attention to detail in the cottage designed by Bill Koehnlein of
Collaborative Design elevates this space far beyond the
expected. Koehnlein designed the fireplace, which includes
Gothic arches, stone, brick, quarter-sawn white oak and plaster,
incorporating a corner detail in the plaster work that was
commonly used at the turn of the 20th century. Koehnlein picked
up the zebra rug at auction; the ottoman in the seating area is
upholstered with a Tibetan rug and inspired the color palette.
"I like to mix old pieces in with new pieces,"
Koehnlein says. "It gives it a special, well-traveled
While some drive
hours to an Up North getaway, one Waukesha County family can leave it
all behind simply by walking across the driveway.
"I had been
looking for a place Up North for a long time, but we donít have time
to drive five hours to get somewhere," the homeowner says.
"This turned into Up North for me," she says of the cottage
that was built to complement the Tudor style of their 1920s home.
Gothic arches at the top of the stairs become an architectural
feature around a necessary support post. The custom designed
booth with built-in television comfortably seats 12 for dining,
gaming or socializing. To the right of the seating area is a
built-in bar that opens up for extra counter space; behind it,
the cottageís mechanicals are housed.
But this is no
ordinary cottage. Well-conceived details, expert craftsmanship and a
few surprises make this space an extraordinary place in which to
had strong design ideas and began as the general contractor, working
with many friends and relatives in the trades, including mason
contractor Dennis Grimm. "As it was being built, the space
dictated what it needed to be," the homeowner says. "It took
tons more time, but it made it much more interesting of a space."
owner wanted to incorporate her antique marble collection into
the balusters, but they were too small. An artist in West
Virginia created the effect; many of the marbles are signed, and
they spin in the balusters. "Everyone who comes in has to
spin them when they come up the stairs," the homeowner
says. The floor in the entry and the stair treads are end-grain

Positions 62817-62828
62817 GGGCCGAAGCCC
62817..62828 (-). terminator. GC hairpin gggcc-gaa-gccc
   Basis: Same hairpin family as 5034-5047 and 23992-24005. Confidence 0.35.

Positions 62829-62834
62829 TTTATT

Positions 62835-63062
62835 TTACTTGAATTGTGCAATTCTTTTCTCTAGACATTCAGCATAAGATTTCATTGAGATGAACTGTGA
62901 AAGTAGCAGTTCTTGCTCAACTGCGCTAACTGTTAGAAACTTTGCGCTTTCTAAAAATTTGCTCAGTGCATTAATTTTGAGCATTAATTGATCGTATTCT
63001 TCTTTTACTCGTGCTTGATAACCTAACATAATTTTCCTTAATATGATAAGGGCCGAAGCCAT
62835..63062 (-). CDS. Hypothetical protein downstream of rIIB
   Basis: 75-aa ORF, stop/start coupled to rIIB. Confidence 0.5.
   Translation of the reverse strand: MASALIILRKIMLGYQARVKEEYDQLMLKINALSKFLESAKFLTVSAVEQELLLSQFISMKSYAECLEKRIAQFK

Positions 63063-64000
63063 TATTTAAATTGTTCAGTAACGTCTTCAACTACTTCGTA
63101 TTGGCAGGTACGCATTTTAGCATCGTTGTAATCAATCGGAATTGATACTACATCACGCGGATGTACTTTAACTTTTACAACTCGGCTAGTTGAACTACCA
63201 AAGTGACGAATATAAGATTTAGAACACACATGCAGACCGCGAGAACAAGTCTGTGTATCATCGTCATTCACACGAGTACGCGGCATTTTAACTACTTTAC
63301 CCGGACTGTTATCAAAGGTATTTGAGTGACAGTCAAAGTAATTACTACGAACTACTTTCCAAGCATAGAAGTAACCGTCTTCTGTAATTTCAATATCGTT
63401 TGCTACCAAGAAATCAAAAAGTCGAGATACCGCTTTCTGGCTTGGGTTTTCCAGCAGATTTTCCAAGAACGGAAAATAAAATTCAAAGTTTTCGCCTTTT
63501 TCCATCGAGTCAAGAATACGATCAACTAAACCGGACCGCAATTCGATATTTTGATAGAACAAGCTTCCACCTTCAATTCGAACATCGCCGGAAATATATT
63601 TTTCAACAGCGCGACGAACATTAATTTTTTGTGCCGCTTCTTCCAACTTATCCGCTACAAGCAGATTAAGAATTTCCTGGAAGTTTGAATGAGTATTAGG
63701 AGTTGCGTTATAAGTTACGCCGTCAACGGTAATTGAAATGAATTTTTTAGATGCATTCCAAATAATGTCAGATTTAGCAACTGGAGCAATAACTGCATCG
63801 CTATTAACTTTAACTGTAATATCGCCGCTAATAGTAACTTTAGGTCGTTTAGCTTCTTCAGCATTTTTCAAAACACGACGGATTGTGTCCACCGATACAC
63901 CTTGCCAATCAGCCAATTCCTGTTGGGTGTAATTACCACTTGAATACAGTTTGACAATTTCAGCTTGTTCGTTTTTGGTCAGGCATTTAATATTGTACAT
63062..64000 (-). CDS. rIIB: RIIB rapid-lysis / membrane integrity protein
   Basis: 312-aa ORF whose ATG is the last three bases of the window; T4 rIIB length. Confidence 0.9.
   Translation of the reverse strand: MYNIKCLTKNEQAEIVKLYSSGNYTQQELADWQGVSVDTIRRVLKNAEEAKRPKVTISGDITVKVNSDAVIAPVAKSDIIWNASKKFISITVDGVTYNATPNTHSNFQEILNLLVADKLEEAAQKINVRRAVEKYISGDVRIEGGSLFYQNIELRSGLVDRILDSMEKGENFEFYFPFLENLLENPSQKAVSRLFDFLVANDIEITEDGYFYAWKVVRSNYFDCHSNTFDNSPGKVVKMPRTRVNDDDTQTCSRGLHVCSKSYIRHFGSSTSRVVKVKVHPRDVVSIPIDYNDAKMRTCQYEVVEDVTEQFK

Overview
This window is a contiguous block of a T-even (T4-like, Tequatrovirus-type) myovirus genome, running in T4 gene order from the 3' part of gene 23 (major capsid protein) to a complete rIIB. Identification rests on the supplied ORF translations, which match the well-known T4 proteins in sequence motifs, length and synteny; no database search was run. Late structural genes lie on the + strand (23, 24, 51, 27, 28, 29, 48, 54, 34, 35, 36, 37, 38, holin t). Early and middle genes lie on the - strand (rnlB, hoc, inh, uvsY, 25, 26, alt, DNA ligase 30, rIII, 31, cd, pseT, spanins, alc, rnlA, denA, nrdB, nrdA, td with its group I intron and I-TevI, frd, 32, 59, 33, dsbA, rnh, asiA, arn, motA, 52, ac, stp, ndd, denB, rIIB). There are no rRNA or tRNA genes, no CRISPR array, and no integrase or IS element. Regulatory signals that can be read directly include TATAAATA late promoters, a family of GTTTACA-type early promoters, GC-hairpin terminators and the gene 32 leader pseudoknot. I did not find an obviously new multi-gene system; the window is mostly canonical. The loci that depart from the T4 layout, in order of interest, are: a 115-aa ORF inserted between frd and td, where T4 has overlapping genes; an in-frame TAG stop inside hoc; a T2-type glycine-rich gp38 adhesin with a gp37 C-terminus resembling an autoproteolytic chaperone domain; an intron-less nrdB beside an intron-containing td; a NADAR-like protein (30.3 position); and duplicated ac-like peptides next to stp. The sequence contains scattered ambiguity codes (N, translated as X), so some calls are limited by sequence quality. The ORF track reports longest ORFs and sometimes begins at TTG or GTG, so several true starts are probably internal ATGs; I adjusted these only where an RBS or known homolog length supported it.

oak, creating a cottagey impression. The newel post echoes the
marble detail; the dark-stained handrail and a detail on the
stair treads visually tie in the darker floors upstairs with the
lighter tones pictured here.
Along the way
she met Bill Koehnlein of Collaborative Design, who took over the
project when the homeowners went on an extended trip overseas.
"Finding him was like a gem for me," the homeowner says.
"He literally collaborates with you. He took what I was thinking
and made it better."
When she was
looking for a cottage door, he came up with a concept to modify a slab
door into something unique; when she wanted a specific glass detail on
the balusters on the stairs, he found an artist who could accomplish
it. She envisioned the fireplace to appear as it would if it were in
an old attic, with space to walk behind it. Koehnleinís stylized
design is rich in Old World details, and the fireplace has become the
focal point of the room.
Koehnlein designed a bench for the entry to look like it came
from an old church. Behind the bench is a secret panel that
houses electronic equipment.
plaster walls, angled fumed white oak ceilings, a hand-hammered zinc
island and rich textiles are among the many details that express the
visual story. Koehnlein describes the design as eclectic, ageless
style. "I wanted to make sure this house is timeless. Itís a
reflection of the lifestyle of my clients as well as befitting of the
existing home on the property," he says. "In 30 years it
will still have this classic architectural appeal."
window in the white oak shower door lines up with the window
inside the shower. A skylight above the mirror also brings in
natural light and highlights the roomís architecture.
distinct seating areas allow up to 30 people to sit comfortably.
"It can accommodate a lot of people considering itís not a real
large space," Koehnlein says.
single person who comes in plops down on the couch and puts their feet
up on the ottoman," the homeowner says. "Itís warm and
inviting, not too formal and not too woodsy.
not be what everyone would want to live in every day of their lives,
but thatís not what itís meant to be," she says. "When
you go Up North you leave your daily duties behind. I can come here
for an hour to clear my head, and when I come back to the house, I
feel like I just had a vacation." m